The Color of Desire
Also see John's review of Cabaret
Against the passion at hand is the Cuban Revolution threatening to change everyone's way of life. Belen (Hannia Guillen) agrees to play the part requested as she sees the resulting relationship as a possible way out of Cuba. Inevitably, she falls in love with Preston. She naively believes he will see the real person behind the role he has hired her to play, and fall in love with her as well.
Preston struggles to retain his business in Cuba. He is not alonemany wealthy Americans owning property in Cuba face the government seizure of those properties without compensation. They are in that respect as powerless as native Cubans, expect for the fact that they are allowed to leave the country. Belen's two aunts, Leandra (Isabel Moreno) and Albertina (Teresa Maria Rojas), see no realistic way out of the country for themselves. While they wish for Belen to find a way out, they do not wish it to be at the cost of her honor.
The Color of Desire holds a welcome rebirth of some of the poetic imagery used by Cruz in Anna in the Tropics missing in some of his subsequent plays. When American heiress Caroline speaks of realizing the family home in Cuba will be taken from her, she says that she will forever remember the sound of the kitchen faucet dripping, as though the house were crying. It is with language such as this that Cruz captures audiences.
Jim Ballard fits the role of Preston as perfectly as if it were written for him. His characterization is bold and assertive but not brash and thoughtless. The nature of his character holds a callow entitlement, for his own indulgence is at the cost of another's feelings. Yet he manages to not come off as insensitive or cold. His good looks and physique also serve the many passionate shirtless scenes well. (Some graphic staging of sexual situations make this a PG-13 show). As Preston, Ballard holds strong moments of sexual tension with the lovely Hannia Guillen as Belen. She retains the emotional innocence of Belen that places her above the situation in which she is immersed, and wisely does not play the role with desperationthere is a genuine character development in her portrayal.
Teresa Maria Rojas (Albertina) and Isabel Moreno (Leandra) are endearing as Belen's aunts, though their accents do make some words hard to understand and they don't always play out to the audience. Barbara Sloan is engaging as American socialite Caroline. She captures the image of so many Americans blissfully ignorant to what was happening in Cuba. She has a kindness, vitality and class that adds a great deal to this role.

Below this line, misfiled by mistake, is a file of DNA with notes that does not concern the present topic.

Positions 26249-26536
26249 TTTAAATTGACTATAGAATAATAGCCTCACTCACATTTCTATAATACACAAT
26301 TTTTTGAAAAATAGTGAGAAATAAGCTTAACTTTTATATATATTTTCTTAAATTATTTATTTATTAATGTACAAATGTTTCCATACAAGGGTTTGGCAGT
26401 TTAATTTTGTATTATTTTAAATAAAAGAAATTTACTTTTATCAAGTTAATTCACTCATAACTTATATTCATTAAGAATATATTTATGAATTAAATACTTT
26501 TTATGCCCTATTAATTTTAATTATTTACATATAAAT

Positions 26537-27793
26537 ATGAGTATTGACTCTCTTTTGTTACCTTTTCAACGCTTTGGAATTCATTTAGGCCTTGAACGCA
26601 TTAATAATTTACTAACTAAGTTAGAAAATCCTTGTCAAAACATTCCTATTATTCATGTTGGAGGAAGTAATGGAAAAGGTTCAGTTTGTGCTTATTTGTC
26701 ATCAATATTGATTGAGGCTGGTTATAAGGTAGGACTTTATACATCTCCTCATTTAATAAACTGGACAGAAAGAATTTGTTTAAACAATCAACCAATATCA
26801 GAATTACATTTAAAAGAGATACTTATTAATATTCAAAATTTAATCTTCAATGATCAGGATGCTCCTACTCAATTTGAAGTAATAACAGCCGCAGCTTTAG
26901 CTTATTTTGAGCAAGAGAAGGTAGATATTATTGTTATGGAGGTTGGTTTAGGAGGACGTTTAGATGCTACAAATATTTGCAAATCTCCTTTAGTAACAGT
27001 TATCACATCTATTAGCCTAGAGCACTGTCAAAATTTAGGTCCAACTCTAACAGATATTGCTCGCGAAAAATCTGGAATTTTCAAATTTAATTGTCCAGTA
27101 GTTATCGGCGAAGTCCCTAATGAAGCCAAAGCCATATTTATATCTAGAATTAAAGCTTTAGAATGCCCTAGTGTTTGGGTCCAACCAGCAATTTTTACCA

Costumer Ellis Tillman provides stunning women's evening wear for this production. Caroline is an elegant, 1960s fashion plate in every scene. Moreover, the costumes worn by Belen show an increasing sophistication as the show progresses that mirrors her own growing sophistication.
Though there are minor pacing issues in the first act, and perhaps a bit too much focus on the physical part of the relationship between the two main characters rather than the emotional, this world premiere of The Color of Desire shows fine writing, strong direction, and memorable acting moments.
Cuban-American Cruz was the first Latino to win the Pulitzer Prize for Drama. Born in Matanzas, Cuba in 1960, he immigrated to the Little Havana area of Miami in 1970 on a Freedom Flight; he eventually became a U.S. citizen. His interest in theater began with acting and directing in the early 1980s. He first studied theater at Miami-Dade Community College, later moving to New York City, where he studied under fellow Cuban Maria Irene Fornes. Cruz went on to receive his M.F.A. from Brown University in 1994.
In 2001, Cruz served as the playwright-in-residence for the New Theatre in Coral Gables, Florida, where he wrote Anna In The Tropics. The play received the 2003 Pulitzer Prize for Drama, a Tony Award nomination, and the Steinberg Award for Best New Play. His other plays include Night Train to Bolina, Dancing On Her Knees, A Park In Our House, Two Sisters and a Piano, A Bicycle Country, Lorca in a Green Dress, Beauty of the Father and Hortensia and The Museum of Dreams. Cruz is the recipient of numerous awards and fellowships, including two NEA/TCG National Theatre Artist Residency Grants, a Rockefeller Foundation Grant, San Francisco's W. Alton Jones Award and a Kennedy Center Fund for New American Plays Award. He is an alumnus of New Dramatists and has taught play writing at Brown, the University of Iowa, and Yale.
The Color of Desire will be appearing through November 7, 2010, at the Actors' Playhouse at the Miracle Theatre in Coral Gables. Actors' Playhouse is a Florida Presenting Cultural Organization and a nonprofit professional regional theatre hiring local and non-local Equity and non-Equity actors. In addition to its Mainstage season, Actors' Playhouse produces a year-round five-show season of Musical Theatre for Young Audiences, a National Children's Theatre Festival, and a Theatre Conservatory and Summer Camp Program. Actors' Playhouse is located at 280 Miracle Mile in Coral Gables, Florida. Performances are usually Wednesday - Saturday at 8:00 PM, and Sunday at 2:00 PM and 7:00 PM. Information and tickets may be obtained by contacting the theater at their box office at (305) 444-9293, or online at www.actorsplayhouse.org.
*Designates a member of Actors' Equity Association, the Union of Professional Actors and Stage Managers in the United States.